Monthly Archives: October 2011

Documentation and ATkit Plug-in Progress

ATKit plugins

Seb has recently been working on the documentation and the code behind the plugins for the ATKit making it possible to convert the ATBar into a modular system that allows users to choose which plug-ins they wish to have on the bar.

An example above shows how Readability has been added to list of plug-ins and the code is available on the ATKit wiki.

The spell checking issues appear to have been solved but testing is now at an important stage where we see if it works with sentences other than those we have in our test paragraph!

The free to users Arabic text to speech plug-in has been causing more concern as Acapela and Nuance still reign supreme and these voices can be licensed with the plug-in system,  but the gauntlet has been thrown down to see if we can explore other options!

Spell checking and the Arabic script

The Arabic script is cursive and we have been exploring difficulties with accurate online spell checking. Fadwa Mohamad has kindly shared her knowledge about some of the issues that arise for those with dyslexia when it comes to the way Arabic characters are linked. Arabic has 28 letters to represent 34 phonemes and we have already discussed the issues of vowels and diacritics. Now we have learnt there is the thorny problem that only 22 of the 28 letters have two way connectors. The 6 remaining letters can only be joined in one way – so an Arabic word can contain one of more spaces. This means a word using some of these 6 letters, that can only be joined up in one way, may be divided in several places.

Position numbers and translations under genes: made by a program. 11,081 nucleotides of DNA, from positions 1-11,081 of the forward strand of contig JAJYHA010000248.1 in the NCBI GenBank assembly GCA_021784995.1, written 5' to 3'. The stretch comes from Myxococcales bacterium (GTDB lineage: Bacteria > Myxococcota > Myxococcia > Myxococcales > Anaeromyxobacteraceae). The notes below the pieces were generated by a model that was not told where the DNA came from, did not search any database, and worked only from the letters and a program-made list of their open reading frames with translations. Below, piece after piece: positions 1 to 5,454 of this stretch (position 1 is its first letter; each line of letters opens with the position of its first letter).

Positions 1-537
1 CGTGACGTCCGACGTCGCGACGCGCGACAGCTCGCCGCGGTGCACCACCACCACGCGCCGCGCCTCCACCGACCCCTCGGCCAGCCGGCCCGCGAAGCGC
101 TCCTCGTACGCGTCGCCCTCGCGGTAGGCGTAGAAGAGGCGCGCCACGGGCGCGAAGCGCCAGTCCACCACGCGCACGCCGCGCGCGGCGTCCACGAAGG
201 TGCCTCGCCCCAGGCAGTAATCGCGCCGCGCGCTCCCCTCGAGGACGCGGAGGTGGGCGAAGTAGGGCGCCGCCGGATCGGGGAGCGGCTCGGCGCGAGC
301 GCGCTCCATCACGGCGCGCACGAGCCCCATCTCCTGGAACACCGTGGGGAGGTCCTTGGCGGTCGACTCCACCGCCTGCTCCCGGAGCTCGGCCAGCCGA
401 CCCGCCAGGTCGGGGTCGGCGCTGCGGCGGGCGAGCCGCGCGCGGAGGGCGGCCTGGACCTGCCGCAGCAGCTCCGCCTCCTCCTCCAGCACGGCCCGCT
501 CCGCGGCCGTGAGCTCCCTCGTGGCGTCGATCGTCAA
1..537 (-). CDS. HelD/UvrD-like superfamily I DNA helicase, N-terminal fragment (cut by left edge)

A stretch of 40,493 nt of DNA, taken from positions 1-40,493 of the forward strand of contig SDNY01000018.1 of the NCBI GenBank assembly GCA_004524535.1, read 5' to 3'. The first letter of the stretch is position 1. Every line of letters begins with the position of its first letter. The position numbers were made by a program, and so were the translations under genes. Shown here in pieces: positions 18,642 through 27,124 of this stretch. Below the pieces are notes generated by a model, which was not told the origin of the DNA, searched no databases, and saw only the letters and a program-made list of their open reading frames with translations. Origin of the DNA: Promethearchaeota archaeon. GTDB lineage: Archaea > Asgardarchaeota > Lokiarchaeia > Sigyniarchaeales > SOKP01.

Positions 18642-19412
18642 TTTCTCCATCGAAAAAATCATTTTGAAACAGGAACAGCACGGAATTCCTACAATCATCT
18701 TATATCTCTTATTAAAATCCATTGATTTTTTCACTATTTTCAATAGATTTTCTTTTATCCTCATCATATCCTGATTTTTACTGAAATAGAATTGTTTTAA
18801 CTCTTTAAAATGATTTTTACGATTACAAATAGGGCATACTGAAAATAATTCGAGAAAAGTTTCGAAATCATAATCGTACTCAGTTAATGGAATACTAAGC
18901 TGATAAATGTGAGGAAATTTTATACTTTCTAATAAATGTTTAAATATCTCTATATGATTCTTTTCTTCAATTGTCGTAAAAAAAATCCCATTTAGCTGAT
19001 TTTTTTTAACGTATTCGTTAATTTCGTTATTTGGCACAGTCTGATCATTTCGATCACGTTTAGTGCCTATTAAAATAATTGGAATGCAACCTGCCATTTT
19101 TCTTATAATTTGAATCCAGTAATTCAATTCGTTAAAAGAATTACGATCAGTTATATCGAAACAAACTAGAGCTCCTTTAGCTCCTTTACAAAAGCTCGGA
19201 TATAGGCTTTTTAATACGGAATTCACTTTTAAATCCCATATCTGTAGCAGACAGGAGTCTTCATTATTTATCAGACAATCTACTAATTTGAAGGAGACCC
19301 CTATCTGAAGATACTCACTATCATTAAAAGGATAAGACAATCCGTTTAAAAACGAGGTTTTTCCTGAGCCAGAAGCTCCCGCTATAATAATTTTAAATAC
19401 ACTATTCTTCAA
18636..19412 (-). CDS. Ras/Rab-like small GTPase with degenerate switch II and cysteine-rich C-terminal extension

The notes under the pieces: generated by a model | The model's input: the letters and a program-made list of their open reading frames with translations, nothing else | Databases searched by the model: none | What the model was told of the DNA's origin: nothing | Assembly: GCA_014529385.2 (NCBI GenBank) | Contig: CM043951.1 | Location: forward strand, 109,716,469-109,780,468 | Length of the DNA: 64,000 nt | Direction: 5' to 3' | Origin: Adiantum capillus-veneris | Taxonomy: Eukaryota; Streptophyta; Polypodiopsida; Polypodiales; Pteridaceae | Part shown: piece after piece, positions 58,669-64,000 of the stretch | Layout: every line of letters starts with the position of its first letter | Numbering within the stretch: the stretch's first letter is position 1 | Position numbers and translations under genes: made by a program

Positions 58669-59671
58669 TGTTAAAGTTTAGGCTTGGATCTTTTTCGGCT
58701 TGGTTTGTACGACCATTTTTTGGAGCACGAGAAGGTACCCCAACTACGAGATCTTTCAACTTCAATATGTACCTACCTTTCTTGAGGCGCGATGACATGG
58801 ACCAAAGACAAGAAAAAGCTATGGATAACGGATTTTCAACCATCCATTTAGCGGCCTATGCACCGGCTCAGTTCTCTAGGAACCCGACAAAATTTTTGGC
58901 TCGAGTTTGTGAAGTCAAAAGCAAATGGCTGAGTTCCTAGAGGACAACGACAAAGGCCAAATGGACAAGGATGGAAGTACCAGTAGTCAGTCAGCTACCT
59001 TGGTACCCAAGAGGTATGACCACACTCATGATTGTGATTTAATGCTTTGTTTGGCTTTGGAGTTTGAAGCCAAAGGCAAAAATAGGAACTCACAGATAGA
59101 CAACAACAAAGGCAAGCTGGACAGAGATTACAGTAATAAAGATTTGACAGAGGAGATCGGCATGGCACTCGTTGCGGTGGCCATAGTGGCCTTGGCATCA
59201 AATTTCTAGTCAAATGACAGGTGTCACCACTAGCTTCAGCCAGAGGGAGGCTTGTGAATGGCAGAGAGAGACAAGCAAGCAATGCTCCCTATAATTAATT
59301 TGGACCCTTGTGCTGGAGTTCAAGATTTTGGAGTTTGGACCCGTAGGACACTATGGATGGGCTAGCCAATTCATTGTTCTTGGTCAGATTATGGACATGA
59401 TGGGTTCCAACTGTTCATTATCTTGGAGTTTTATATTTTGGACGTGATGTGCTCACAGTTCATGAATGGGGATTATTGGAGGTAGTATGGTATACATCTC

The other problem of note is that capital letters are not used in Arabic, so once again it may not be easy to see or work out where word boundaries occur. This along with the odd spacing obviously causes concerns for some readers, but may also be one reason why a spell checker can appear to gobble letters when it tries to correct a word!

To add to these issues the articles ‘the’,’a’ or ‘an’ in English tend to be joined to the following word in Arabic –  so those who can read Arabic will recognise the letters ‘AL’ or “Arabic: الـ‎, also transliterated as ul- and in some cases il- and el- ” according to Wikipedia. The reader has to also work out whether the ‘AL’ will be silent or voiced in some cases which impacts on text to speech engines and the lack of spacing can affect spell checking.

Finally Arabic letters may be formed in different ways depending on their position in the word.  So a shape may change from its isolated form to one that is different when seen as the initial letter in the word or the medial one or even the final one! This is how describe the issue.

Arabic letter changes depending on the position in a word

The work to discover how we can overcome the letter gobbling spell checking and the mispronouncing speech synthesis continues!